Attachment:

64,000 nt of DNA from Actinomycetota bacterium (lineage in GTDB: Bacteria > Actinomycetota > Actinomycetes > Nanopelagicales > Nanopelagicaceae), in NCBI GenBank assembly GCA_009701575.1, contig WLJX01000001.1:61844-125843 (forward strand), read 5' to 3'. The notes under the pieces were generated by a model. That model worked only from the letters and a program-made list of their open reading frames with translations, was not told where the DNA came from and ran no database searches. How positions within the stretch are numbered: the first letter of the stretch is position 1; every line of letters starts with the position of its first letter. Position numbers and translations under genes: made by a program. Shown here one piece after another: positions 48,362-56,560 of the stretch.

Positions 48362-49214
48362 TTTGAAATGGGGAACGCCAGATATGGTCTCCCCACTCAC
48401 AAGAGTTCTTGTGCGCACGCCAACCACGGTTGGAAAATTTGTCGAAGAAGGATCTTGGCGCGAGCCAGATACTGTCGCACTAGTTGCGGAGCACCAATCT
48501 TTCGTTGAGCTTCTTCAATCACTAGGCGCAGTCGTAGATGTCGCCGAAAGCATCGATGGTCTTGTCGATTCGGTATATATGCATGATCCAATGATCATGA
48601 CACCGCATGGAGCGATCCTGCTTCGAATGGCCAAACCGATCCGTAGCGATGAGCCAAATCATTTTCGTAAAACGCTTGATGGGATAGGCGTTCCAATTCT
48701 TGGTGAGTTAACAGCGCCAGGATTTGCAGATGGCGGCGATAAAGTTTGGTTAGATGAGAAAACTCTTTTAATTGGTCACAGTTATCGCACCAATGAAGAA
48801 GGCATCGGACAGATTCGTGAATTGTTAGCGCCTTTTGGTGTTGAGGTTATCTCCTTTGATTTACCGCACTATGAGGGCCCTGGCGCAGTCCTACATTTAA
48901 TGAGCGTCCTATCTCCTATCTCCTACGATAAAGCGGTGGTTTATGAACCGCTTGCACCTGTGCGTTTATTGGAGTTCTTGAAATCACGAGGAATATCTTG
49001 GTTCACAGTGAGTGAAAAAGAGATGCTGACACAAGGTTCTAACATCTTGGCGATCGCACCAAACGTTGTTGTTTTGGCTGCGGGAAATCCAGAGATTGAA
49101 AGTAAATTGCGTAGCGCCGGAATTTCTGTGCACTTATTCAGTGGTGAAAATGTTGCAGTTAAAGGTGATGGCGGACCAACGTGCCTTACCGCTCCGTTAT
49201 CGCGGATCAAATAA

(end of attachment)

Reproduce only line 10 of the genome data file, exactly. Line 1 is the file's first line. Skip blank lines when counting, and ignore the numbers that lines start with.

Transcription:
49001 GTTCACAGTGAGTGAAAAAGAGATGCTGACACAAGGTTCTAACATCTTGGCGATCGCACCAAACGTTGTTGTTTTGGCTGCGGGAAATCCAGAGATTGAA